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Model issues was: A certain difficulty

From: Tim Berners-Lee <timbl@w3.org>
Date: Tue, 29 Feb 2000 17:07:08 -0500
Message-ID: <02eb01bf8301$52ada1a0$84001d12@politburo.w3.org>
To: "David Megginson" <david@megginson.com>, <xml-dev@xml.org>, <www-rdf-interest@w3.org>

-----Original Message-----
From: David Megginson <david@megginson.com>
To: xml-dev@xml.org <xml-dev@xml.org>; www-rdf-interest@w3.org
<www-rdf-interest@w3.org>
Date: Friday, February 25, 2000 6:07 AM
Subject: Re: A certain difficulty


>Pierre-Antoine CHAMPIN writes:
>
> > I would not say that either !
> > I find the RDF model very simple and uniform (it's all about triples)
> > which makes its elegance... and for some people its weakness !
>
>Unfortunately, it's not about triples.  The only way to discover the
>true RDF data model is to reverse-engineer it from the XML, and it
>turns out that there are at least six components (not three) in each
>statement:
>
>  subject
>  subjectType (global id, local id, URI pattern)


The global ID and local ID are IDs, so the semantics should be the same.

A reference with a #fragmentID is taken as a reference to a part of  (or
view of) a document, while a reference without a # is taken as a reference
to the document.There is an unspoken problem that in the RDF spec a
reference to a subtree of an XML document containing RDF is taken to be a
erference to the RDF object.  .........(1)

The URI-pattern I agree is a big problem, and I think a lot of people would
have wished it not there. I wonder how many  systems implement it.  It seems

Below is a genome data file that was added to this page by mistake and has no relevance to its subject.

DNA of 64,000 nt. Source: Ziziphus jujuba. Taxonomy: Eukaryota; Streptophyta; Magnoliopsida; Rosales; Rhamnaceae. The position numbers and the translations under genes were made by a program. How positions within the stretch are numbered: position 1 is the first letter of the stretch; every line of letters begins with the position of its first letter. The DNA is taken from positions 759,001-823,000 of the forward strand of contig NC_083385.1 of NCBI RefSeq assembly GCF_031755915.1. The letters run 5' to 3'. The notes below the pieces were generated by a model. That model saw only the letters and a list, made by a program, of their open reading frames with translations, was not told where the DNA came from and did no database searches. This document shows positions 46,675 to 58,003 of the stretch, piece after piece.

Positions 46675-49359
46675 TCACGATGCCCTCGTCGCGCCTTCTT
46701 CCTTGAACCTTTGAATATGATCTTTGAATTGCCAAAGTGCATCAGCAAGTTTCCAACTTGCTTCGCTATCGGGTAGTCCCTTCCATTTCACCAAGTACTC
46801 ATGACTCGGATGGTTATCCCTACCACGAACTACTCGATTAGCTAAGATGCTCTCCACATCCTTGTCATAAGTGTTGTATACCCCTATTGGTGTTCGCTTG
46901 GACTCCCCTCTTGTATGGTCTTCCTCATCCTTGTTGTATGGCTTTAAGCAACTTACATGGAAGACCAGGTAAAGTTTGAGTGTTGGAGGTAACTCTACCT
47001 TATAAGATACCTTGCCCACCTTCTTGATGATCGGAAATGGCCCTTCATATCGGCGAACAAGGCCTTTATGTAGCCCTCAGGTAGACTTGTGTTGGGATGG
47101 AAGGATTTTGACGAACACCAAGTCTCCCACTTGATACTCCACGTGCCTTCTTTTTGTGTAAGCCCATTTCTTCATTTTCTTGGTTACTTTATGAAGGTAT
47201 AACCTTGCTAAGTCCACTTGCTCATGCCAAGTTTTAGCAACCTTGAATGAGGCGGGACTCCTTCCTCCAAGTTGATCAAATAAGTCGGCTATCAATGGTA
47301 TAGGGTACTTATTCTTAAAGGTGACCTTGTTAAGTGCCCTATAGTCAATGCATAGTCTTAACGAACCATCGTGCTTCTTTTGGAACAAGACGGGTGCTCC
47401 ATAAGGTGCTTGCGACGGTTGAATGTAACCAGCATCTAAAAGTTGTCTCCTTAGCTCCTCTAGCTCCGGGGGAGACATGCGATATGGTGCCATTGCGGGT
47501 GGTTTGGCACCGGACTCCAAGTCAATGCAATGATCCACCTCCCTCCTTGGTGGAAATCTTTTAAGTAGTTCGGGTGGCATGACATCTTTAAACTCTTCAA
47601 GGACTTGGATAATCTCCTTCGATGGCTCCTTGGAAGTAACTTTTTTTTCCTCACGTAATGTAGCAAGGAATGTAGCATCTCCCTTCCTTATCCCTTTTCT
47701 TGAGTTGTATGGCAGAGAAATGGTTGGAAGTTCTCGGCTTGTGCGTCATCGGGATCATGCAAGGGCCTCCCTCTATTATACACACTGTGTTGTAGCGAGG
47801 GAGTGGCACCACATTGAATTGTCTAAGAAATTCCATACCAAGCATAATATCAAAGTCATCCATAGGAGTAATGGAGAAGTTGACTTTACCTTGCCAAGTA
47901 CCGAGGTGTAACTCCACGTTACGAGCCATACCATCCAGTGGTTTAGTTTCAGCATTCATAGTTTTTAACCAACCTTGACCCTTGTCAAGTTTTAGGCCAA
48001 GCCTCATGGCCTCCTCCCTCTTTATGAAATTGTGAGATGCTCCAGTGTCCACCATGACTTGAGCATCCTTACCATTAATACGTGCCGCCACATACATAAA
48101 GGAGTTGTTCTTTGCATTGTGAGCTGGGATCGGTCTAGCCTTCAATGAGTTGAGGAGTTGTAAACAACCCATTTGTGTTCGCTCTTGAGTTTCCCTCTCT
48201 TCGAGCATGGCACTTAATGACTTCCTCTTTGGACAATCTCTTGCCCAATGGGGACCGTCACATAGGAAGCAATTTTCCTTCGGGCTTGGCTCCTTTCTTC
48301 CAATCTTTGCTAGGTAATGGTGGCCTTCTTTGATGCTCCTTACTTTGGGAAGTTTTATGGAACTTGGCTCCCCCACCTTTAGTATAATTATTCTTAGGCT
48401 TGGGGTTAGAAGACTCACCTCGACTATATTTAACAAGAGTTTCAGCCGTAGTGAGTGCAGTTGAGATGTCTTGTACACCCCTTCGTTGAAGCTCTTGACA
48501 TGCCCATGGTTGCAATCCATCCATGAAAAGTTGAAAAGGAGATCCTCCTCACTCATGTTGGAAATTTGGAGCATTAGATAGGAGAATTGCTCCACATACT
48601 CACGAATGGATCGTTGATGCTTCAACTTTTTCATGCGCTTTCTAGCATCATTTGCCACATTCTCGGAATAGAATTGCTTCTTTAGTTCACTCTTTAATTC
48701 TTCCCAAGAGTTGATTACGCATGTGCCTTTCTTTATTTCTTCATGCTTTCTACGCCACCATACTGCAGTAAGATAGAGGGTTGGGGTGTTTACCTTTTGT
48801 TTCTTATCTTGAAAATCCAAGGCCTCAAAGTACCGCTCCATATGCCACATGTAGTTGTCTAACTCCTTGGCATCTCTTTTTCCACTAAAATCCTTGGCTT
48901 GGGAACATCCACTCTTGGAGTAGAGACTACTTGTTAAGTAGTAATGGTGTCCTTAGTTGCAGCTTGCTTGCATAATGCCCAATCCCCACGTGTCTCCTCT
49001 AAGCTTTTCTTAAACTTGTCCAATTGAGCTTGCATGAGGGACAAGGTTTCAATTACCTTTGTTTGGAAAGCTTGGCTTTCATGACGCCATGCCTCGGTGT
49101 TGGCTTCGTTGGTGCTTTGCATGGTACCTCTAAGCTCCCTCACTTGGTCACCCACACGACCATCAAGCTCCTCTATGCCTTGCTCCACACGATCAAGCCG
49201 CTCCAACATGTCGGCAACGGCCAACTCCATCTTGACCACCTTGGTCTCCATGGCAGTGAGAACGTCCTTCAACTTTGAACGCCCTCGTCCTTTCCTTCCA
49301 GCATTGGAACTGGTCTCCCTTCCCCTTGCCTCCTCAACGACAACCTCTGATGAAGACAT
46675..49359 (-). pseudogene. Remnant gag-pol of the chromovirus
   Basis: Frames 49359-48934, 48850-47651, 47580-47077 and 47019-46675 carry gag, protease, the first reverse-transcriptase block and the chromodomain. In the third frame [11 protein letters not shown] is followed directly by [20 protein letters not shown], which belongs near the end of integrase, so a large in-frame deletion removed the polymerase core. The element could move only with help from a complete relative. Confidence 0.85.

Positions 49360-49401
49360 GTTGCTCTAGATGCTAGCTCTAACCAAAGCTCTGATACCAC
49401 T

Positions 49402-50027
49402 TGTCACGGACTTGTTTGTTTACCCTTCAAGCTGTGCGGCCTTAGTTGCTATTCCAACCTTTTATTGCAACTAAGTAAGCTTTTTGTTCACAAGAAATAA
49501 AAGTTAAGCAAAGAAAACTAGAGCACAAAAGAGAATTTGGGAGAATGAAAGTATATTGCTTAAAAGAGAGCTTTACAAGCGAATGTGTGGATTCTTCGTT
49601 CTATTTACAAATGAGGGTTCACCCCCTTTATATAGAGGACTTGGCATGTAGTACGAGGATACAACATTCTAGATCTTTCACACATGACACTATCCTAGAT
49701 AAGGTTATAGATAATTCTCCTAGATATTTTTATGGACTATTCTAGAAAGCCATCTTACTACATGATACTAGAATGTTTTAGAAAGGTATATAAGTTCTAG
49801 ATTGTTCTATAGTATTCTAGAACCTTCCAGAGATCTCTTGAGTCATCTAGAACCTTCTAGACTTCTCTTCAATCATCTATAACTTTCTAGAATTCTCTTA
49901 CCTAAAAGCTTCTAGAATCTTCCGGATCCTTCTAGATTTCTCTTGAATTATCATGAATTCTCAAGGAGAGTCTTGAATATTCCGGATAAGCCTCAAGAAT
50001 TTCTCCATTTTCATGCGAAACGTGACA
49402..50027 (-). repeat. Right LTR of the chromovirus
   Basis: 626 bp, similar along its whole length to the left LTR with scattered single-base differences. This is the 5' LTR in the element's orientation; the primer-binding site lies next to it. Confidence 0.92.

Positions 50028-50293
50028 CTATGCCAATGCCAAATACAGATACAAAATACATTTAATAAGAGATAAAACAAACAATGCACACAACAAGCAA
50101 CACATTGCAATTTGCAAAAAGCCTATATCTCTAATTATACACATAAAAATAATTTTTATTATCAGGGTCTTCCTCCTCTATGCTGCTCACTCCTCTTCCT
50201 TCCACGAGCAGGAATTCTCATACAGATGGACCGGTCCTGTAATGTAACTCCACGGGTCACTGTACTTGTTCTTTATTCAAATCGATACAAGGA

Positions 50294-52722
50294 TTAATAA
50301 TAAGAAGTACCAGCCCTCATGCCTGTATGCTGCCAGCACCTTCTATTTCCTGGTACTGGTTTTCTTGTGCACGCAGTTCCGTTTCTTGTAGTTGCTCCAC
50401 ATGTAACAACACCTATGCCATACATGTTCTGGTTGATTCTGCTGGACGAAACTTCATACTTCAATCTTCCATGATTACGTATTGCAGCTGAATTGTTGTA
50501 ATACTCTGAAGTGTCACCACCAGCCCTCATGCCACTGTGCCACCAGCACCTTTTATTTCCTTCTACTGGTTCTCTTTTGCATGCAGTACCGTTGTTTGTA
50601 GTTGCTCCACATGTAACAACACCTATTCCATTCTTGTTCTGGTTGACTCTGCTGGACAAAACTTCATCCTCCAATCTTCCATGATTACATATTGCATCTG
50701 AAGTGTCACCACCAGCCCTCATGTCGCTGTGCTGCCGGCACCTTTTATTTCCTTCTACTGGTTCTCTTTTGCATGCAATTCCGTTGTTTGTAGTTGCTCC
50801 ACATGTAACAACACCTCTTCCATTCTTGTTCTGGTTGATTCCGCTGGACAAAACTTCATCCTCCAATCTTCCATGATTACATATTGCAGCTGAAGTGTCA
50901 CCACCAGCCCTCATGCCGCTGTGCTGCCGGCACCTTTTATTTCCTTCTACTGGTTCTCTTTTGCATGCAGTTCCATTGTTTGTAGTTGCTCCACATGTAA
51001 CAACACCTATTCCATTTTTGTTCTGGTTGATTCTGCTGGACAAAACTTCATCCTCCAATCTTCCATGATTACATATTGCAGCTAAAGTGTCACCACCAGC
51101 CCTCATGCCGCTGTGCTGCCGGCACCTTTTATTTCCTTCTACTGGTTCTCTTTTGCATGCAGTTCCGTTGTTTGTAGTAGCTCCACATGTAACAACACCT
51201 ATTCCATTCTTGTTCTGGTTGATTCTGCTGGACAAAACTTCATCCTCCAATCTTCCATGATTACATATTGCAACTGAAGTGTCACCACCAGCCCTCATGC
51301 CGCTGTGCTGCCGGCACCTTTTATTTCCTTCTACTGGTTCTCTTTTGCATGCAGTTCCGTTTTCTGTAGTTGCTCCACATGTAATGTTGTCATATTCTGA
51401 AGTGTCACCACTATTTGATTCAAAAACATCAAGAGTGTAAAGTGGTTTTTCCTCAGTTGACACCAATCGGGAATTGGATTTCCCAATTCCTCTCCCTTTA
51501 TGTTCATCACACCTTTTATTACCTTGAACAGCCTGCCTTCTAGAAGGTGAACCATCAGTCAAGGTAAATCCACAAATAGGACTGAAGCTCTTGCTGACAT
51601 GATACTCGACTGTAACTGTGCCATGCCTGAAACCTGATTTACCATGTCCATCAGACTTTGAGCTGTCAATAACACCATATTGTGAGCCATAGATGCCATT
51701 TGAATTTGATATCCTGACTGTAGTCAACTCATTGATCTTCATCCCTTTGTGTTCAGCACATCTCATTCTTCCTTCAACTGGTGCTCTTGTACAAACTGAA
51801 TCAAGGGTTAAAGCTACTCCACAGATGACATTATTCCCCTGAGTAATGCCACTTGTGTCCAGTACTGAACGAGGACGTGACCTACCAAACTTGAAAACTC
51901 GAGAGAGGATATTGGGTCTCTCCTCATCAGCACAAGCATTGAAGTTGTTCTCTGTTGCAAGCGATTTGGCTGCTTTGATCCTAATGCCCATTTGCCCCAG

to me best to put it off to a level of logic above the basic RDF.
.............. (2)

>  predicate

>  object
>  objectType (literal text, literal XML markup, reference)


The object being the union of litteral types and reference to node is
reasonable: the object may be represented as a pair (type, value) for
example (or some other syntax or a pointer into a different part of memory
or a pointer to a self-typed object or whatever.)

You could argue (and people have i understand) that the same ought to hold
for the subject of course.   ............... (3)

>  objectLang


This is a mess pure and simpe: it is in the syntax and not in the model. How
did that happen? The syntax should not have bowed to the
internatoinalization community with a syntactic nod, but instead asked for
an RDF vocabulary for language. It should be removed from the synatax.
..............(4)
 My nurdlings on two ways of doing it are in
http://www.w3.org/DesignIssues/InterpretationProperties


>These are not simply syntactic artifacts -- it's information that
>*must* be exposed through any RDF API, and thus, part of the core
>model, independent of the peculiarities of the XML markup (note that
>I'm assuming that bagID, etc. are predigested).  The URI patterns
>(aboutEachPrefix), especially, make it much trickier to do any
>relational database implementation of RDF, since you the set of
>possible subjects is open.


yes, abouteachprefix was a mistake in retrospect.

Here are 4 issues for an RDF M&S retrospecive post-Rec issues list!
Ralph or Dan Brickley was going to draw one up I think.

> > In the contrary, the XML syntax is a bit confuse, true.
>
>Yes, it is also unnecessarily confusing.
>
> > In my point of view, the problem comes from the recommandation
> > mixing modeling and syntaxic aspects (I won't mention semantic
> > aspects !)  in a way it's hard to differentiate them without some
> > RDF experience.
>
>The problem is that the model as presented is naively simple, and the
>WG failed to notice that the XML syntax is not based directly on that
>simple model.
>
>
>All the best,
>
>
>David
>
>--
>David Megginson                 david@megginson.com
>           http://www.megginson.com/
>
Received on Tuesday, 29 February 2000 17:08:02 GMT

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